FORT WAYNE, Ind. (AP) — Federal rail and state transportation officials approved a process that could restore passenger rail service to Fort Wayne.
Fort Wayne City Councilman Geoff Paddock said the preliminary work looking into restarting service is expected to begin in January and end by fall. It’ll include a rough assessment of the engineering, technical aspects and the environmental impact of restarting regular passenger trips between Chicago and Columbus, Ohio.
The last passenger trains to serve the city ended in 1990, The Journal Gazette (http://bit.ly/2hn9CSW) reported.
According to Paddock, who served as a spokesman Monday for the Northern Indiana Passenger Rail Association, the proposed service to Chicago would not replace Amtrak service that already stops in Waterloo but does go as far as Fort Wayne.
The new service would schedule the passenger trains on existing train tracks currently used for freight, said Paddock. Some existing stations would likely be used for the new service.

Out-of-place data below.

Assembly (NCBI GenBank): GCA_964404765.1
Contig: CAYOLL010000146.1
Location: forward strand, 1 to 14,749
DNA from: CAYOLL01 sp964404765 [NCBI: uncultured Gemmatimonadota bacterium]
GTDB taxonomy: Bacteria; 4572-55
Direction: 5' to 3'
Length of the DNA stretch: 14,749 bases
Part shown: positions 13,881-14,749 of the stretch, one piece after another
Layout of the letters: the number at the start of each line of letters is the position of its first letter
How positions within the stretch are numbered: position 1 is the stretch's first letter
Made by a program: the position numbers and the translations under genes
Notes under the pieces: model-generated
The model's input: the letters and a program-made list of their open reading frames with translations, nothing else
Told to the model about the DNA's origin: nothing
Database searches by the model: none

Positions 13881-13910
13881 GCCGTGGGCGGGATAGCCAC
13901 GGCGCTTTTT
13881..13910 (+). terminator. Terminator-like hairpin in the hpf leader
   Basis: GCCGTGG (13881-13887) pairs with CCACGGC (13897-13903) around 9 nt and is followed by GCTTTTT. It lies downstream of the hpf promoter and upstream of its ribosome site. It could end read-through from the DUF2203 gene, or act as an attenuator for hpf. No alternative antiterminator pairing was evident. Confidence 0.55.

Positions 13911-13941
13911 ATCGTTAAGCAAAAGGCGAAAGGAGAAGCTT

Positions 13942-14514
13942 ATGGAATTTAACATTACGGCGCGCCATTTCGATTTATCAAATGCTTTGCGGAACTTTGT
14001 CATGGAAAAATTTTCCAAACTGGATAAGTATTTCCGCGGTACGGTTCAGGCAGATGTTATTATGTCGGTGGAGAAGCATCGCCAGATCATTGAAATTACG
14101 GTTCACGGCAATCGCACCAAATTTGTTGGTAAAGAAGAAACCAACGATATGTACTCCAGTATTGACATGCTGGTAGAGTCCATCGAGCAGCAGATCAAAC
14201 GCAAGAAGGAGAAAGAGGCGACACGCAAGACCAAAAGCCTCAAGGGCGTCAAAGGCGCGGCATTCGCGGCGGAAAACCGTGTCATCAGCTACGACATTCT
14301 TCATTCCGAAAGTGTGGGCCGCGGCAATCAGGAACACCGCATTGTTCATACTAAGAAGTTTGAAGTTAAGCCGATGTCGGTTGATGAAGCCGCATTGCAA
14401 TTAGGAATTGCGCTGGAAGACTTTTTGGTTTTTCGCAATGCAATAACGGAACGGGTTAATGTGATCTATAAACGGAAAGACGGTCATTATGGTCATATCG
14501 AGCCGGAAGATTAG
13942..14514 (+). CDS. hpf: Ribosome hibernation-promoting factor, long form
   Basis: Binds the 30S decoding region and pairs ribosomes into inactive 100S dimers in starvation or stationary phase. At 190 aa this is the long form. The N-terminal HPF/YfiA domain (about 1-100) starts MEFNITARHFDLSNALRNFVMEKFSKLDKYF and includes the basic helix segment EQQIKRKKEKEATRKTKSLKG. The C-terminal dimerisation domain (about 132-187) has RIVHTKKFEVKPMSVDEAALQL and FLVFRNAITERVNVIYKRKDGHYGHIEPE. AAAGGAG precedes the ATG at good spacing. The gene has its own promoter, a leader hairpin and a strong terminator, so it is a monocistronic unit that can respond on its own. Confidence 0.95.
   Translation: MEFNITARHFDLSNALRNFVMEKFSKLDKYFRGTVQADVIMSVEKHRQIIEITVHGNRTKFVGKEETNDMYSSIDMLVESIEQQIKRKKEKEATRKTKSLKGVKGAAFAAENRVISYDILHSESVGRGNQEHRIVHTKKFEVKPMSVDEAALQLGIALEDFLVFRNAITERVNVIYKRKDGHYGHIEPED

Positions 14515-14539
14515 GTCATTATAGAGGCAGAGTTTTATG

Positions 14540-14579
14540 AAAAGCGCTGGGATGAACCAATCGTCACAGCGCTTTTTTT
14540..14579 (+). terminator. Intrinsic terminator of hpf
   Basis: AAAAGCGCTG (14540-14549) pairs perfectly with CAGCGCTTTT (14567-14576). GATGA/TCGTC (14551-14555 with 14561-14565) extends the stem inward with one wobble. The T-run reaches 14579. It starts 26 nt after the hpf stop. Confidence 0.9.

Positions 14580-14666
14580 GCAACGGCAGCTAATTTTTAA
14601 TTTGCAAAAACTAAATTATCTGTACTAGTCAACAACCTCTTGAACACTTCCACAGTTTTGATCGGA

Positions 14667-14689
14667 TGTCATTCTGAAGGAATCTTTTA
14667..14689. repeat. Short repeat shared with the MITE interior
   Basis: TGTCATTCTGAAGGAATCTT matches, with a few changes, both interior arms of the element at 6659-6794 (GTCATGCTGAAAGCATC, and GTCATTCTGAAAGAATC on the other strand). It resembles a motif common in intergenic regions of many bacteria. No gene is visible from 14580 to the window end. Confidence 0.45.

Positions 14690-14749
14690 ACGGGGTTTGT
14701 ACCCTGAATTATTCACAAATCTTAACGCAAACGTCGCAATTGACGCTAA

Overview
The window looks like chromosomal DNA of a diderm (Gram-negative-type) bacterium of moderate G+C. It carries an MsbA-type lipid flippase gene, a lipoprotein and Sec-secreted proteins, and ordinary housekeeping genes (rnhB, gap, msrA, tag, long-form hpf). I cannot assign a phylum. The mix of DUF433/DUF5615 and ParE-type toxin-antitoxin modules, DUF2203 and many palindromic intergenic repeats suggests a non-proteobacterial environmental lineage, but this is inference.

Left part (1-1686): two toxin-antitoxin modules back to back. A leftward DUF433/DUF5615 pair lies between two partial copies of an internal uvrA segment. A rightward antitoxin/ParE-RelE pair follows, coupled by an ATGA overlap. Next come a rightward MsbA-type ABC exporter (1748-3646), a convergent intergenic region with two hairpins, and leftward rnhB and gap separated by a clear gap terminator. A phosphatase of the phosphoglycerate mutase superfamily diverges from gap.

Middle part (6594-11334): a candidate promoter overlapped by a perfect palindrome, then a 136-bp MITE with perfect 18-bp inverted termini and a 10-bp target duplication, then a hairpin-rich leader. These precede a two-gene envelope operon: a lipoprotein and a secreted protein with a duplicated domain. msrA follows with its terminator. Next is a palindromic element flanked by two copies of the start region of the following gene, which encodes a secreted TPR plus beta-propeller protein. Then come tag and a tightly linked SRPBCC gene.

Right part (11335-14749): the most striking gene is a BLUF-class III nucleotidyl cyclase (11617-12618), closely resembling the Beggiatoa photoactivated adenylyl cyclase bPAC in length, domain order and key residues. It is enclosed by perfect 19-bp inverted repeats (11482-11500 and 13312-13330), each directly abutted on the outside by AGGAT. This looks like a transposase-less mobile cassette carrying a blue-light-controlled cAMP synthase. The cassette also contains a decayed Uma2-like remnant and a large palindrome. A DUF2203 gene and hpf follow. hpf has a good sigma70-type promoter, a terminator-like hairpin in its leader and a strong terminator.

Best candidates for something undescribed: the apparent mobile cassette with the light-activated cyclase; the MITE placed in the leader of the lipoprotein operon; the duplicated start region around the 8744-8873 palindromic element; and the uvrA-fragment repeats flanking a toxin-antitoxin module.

Stops on the route could include Warsaw, Plymouth, Valparaiso and Gary in Indiana and Lima, Kenton and Marysville in Ohio.
The process is being paid for with $350,000 from municipalities along the route as well as businesses, educational institutions and community foundations. Public input meetings will also be part of the process.
Paddock said the potential start of at least limited service could be some time in 2020.
The service could essentially link 100 Midwest cities with train service through a network of rail lines now being visualized at the federal level.
“The return of passenger rail to Fort Wayne will be a huge boost for economic development in Fort Wayne and northeast Indiana,” Paddock said.
Information from: The Journal Gazette, http://www.journalgazette.net